From 1st April 2021, HMRC has reintroduced the PAYE Cap to the SME R&D Tax Credits incentive, which will potentially impact many start-ups and scaleups. In this blog we will discuss how the cap could affect your R&D tax claims and who is most at risk of being affected.
HM Revenue & Customs has reintroduced a limit on the payable tax credit that companies can receive from the SME R&D Tax Relief incentive, with businesses only being able to claim payable tax credits worth up to 300% of their combined PAYE and NIC liability, plus a £20,000 buffer.
Known as the PAYE Cap, this regulation has been designed to protect the R&D Tax Credits incentive from fraudulent claims. However, this could have the knock-on effect of reducing the relief available to many legitimate start-ups and scaleups.
Below, we will answer the major questions surrounding the cap, including: Which businesses are liable to have their claims capped? Which are exempt? And why has HMRC brought this mechanism back after being removed from the incentive in 2012.
What Is The PAYE Cap/NIC Cap?
The PAYE/NIC Cap limits the size of payable tax credit companies can receive through the SME R&D Tax Relief incentive. The cap applies to loss-making businesses, as well as firms that are taken into a loss by the R&D enhancement (130%) and then surrender this loss for a cash lump sum. The cap is set at three times a business’s combined PAYE and National Insurance Contribution liability plus £20,000. Unconnected subcontractor fees and salaries from most overseas workers cannot be included when calculating your liability. However, you are permitted to include a portion of the PAYE & NIC liability of a connected company that is performing R&D activities on your behalf.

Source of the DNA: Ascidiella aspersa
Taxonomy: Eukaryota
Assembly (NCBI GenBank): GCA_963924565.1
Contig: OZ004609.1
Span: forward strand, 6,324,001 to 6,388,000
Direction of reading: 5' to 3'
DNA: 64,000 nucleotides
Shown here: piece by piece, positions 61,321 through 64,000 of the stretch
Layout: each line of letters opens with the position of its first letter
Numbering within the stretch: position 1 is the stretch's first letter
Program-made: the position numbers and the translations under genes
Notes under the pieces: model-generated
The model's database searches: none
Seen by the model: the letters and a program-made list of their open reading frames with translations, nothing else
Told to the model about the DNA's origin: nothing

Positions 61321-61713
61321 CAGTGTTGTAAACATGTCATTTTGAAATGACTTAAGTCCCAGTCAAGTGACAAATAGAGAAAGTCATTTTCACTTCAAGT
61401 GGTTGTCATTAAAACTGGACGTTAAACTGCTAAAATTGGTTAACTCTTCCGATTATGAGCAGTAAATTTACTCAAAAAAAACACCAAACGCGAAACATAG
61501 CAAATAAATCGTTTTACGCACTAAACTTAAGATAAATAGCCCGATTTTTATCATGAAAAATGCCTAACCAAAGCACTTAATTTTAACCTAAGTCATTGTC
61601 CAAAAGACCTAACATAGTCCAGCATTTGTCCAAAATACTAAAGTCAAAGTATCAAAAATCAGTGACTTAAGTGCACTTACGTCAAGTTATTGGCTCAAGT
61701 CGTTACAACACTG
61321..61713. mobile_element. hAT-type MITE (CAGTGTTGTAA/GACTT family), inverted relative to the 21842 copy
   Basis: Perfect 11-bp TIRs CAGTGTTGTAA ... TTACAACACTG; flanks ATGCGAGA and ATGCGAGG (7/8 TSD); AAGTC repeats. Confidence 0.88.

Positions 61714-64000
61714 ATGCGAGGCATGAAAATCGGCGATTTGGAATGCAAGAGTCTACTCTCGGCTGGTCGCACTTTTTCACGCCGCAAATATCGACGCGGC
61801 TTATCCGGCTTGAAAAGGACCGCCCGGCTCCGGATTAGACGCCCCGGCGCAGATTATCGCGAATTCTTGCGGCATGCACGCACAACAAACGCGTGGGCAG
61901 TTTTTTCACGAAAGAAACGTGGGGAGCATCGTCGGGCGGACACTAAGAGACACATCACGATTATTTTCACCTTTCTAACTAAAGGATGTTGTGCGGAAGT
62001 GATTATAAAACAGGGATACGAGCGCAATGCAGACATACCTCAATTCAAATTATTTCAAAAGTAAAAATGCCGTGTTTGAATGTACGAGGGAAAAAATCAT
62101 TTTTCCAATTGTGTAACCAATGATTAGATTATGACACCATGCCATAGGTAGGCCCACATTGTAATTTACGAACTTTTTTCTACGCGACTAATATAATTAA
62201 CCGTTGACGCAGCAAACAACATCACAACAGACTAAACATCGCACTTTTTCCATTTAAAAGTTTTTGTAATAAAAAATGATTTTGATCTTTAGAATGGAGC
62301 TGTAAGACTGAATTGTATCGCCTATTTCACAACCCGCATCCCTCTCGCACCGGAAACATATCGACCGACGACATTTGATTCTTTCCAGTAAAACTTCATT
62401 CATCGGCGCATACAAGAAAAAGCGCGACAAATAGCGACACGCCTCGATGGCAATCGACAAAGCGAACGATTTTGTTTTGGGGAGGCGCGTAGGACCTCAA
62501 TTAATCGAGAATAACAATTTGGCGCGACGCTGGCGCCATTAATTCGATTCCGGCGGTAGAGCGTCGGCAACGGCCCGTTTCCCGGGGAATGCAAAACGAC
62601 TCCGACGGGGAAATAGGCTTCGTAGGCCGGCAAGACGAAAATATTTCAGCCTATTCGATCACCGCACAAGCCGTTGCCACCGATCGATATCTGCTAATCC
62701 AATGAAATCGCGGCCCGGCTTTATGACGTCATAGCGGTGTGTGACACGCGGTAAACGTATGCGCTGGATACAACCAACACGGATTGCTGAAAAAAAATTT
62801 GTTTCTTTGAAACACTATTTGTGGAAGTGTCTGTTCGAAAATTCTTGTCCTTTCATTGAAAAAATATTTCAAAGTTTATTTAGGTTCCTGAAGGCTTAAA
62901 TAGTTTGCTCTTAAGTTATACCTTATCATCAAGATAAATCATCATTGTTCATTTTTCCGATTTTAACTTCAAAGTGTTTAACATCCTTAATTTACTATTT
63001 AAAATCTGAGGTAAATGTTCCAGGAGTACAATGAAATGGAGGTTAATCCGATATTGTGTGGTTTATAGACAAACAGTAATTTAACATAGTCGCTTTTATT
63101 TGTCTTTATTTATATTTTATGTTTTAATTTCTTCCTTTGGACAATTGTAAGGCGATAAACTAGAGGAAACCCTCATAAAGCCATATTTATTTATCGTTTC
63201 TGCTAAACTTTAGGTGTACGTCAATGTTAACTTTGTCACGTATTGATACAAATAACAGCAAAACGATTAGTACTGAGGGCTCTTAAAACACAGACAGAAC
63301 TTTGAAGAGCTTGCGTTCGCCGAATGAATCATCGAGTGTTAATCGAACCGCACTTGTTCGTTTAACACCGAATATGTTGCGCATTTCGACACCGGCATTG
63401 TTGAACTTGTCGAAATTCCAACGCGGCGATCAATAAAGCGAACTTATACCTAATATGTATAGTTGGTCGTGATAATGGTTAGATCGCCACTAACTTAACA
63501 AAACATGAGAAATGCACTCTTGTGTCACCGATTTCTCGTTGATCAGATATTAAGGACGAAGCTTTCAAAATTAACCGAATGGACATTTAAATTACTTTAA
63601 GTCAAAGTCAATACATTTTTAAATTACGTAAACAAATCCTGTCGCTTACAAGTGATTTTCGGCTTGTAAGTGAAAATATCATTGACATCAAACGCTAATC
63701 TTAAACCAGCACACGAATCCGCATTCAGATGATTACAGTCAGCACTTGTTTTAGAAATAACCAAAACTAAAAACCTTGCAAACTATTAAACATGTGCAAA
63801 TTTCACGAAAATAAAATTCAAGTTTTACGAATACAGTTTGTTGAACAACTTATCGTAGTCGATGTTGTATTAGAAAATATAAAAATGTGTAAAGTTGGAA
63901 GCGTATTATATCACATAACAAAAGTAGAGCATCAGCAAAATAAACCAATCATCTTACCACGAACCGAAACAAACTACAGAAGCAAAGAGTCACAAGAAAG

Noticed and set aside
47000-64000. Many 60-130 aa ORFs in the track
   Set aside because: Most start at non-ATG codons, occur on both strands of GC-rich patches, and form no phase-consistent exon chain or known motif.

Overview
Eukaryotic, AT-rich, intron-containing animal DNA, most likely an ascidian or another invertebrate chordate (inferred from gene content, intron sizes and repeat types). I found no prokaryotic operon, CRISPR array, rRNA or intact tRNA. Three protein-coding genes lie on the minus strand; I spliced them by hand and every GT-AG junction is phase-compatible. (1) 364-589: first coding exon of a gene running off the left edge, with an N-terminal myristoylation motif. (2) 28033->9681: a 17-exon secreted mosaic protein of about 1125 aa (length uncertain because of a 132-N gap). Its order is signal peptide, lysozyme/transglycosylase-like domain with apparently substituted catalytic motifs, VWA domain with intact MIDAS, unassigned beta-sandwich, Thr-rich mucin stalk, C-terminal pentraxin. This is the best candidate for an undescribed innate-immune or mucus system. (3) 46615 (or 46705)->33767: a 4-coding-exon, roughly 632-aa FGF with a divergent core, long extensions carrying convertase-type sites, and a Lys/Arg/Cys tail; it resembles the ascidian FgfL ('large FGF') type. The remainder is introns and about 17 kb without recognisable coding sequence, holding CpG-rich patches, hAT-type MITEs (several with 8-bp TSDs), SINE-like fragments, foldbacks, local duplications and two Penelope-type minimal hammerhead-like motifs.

It quickly became apparent that there was a substantial amount of development work being undertaken by the company, from extensive adaptation and customisation of machinery to appreciably improve performance, reliability, functionality, etc., the manufacture of new products to provide a solution to a gap in the market, to the development of a state-of-the-art internal software solution, that provided substantially more functionality than any off-the-shelf solution. This had been missed during the initial short conversation the previous firm had with the company’s FD.
Example Of The PAYE Cap
Company X, a loss-making business (£300,000 losses in the period), has a qualifying spend of £250,000 and a PAYE/NIC liability of £15,000. As Company X is loss-making, it would traditionally be able to claim up to 33.35% of its expenditure back as a payable tax credit. In this example, that credit would be worth £83,375. However, now that the PAYE Cap has been introduced, Company X would only be able to claim 300% of its combined PAYE/NIC liability, plus the £20,000 buffer. This means Company X’s payable tax credit would be capped at £65,000. Potentially missing out on nearly £20,000 worth of funding could be devastating many small businesses.
Exceptions to the cap